Chipotle Pork Tacos, Second-Day Soup, Latter-Day Greens

I’m sure the title of this post has kept most of my vegan/vegetarian friends away, but for those of you who have tuned in anyway, just chop up the garlic, peppers, onion and shallots, sauté till just soft, and then mix into whatever: rice, other veggies (squash and zucchini would be wonderful), eggs, chilaquiles (sauteed tortilla strips with cheese). You know what you like.

All right, for the carnivores (of which I have several in my household), get you a pork loin from a pig that led a decent life and proceed. You have several amazing meals in front of you.

3 to 4 lb. pork loin
4 cloves garlic, minced or equivalent garlic paste
1 7 oz. can chipotle peppers in adobo sauce (I used La Costeña brand)
1 large onion, chopped coarsely
3-4 shallots, minced (optional)
Olive oil
Chicken or vegetable stock (enough to almost cover meat and vegetables)
Corn tortillas (for tacos or soup)

Trim all visible fat from the pork loin and cut into 1-2” inch cubes. Mince garlic cloves (or use a couple of tablespoons of garlic paste) and mix into cubed meat. Chop chipotle peppers and mix peppers and juice/seasonings from can into meat. Set aside. Chop onions coarsely; mince shallots. Sauté onions and shallots until just tender and put in slow cooker; set cooker to high. Brown meat cubes on medium-high heat in olive oil in a pan on the stove, and then transfer to the cooker. Add stock; just enough to barely cover the meat. Cook on high 3-4 hours; don’t remove lid. (If you don’t have a slow cooker, use a dutch oven and bake at 375 for 2-3 hours.)

You can test a piece of meat at 3 hours; it should be an easily shreddable consistency. At this point, you have several options. The meat is delicious as is, and can be eaten alone, with side dishes, or in tacos. To make traditional carnitas, place some or all of the meat (shredded with just a little of the liquid) in a pan under the broiler just long enough for some of the edges of the meat to get crisp.

If you make tacos with the shredded meat, other ingredients to put in might include lettuce and tomato, or a lightly vinegared slaw of fine-chopped cabbage, or tiny bits of pineapple and cilantro (a la tacos al pastor). Raw chopped onion can be included as well (I don’t care for raw onion so I don’t go there).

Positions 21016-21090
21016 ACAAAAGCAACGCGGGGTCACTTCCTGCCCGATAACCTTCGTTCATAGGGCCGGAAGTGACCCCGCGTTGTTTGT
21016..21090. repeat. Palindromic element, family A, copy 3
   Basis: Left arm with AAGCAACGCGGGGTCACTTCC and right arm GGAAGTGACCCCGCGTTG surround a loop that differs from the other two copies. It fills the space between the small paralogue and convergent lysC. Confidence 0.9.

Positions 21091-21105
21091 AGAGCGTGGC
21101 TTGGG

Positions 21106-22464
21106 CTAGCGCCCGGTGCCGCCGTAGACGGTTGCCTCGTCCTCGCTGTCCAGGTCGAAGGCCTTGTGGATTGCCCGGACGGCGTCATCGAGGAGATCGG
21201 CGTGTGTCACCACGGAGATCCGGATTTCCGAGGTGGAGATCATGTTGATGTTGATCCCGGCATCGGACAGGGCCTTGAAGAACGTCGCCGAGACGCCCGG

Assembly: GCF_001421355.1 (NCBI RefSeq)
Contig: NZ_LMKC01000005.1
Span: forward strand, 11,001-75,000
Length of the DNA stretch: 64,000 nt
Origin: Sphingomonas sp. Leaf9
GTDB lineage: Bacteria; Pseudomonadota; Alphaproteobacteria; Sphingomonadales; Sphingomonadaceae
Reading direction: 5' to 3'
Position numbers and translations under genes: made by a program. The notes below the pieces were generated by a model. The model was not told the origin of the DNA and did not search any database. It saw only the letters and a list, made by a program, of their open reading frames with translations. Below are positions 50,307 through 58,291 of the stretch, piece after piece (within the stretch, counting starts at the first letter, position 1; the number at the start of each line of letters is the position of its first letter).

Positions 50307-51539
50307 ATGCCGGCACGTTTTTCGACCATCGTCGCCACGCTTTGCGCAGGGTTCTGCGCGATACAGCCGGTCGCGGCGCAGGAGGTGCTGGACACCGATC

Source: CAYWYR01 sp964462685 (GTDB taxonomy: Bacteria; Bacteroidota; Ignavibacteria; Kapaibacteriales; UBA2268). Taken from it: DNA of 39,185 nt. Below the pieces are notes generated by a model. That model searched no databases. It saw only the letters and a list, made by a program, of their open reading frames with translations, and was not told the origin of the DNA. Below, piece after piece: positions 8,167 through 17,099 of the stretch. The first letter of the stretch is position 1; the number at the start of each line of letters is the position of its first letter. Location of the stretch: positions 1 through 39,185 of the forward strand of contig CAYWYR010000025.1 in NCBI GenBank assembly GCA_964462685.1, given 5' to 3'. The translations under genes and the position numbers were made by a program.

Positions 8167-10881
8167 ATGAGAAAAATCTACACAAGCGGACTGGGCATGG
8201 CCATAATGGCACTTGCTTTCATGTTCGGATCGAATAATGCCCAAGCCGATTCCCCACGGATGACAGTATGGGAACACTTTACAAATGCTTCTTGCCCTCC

Cooking the chipotle-in-adobo-seasoned meat in vegetable or chicken stock produces a rich sauce that can be poured over the meat (especially if the meat is served on a starch, like potatoes or rice) or used as a dipping sauce for the tacos.

If you have leftovers, the meat and sauce become a great soup base for a posole or tortilla soup the next day. For a posole, sauté more onions and garlic and add a couple of cans of hominy to the soup and warm through. For a tortilla soup, add a can or two of fire-roasted tomatoes, some frozen corn, and warm through. Cut tortillas into strips and fry in vegetable oil (so much better than tortilla chips, though these will do in a pinch). Add chunks of fresh avocado and cilantro just before serving.

After tacos for four on Saturday and soup for four on Sunday, I still have some of the soup liquid left (with tomatoes and corn and a few hard-to-spoon up shreds of pork). I’m going to freeze it, and use it for another dish next weekend. Good flavor never dies! And there’s a jar of the cooking liquid, unsoupified … hmmm. I’ll keep that in the fridge.

Postscript: Wednesday night. Bought greens a few days ago. Gave blood today. Those greens were just what my body craved, and the chipotle-adobo-pork stock made for amazing green grace in a bowl. Wish I could send some to Haiti.

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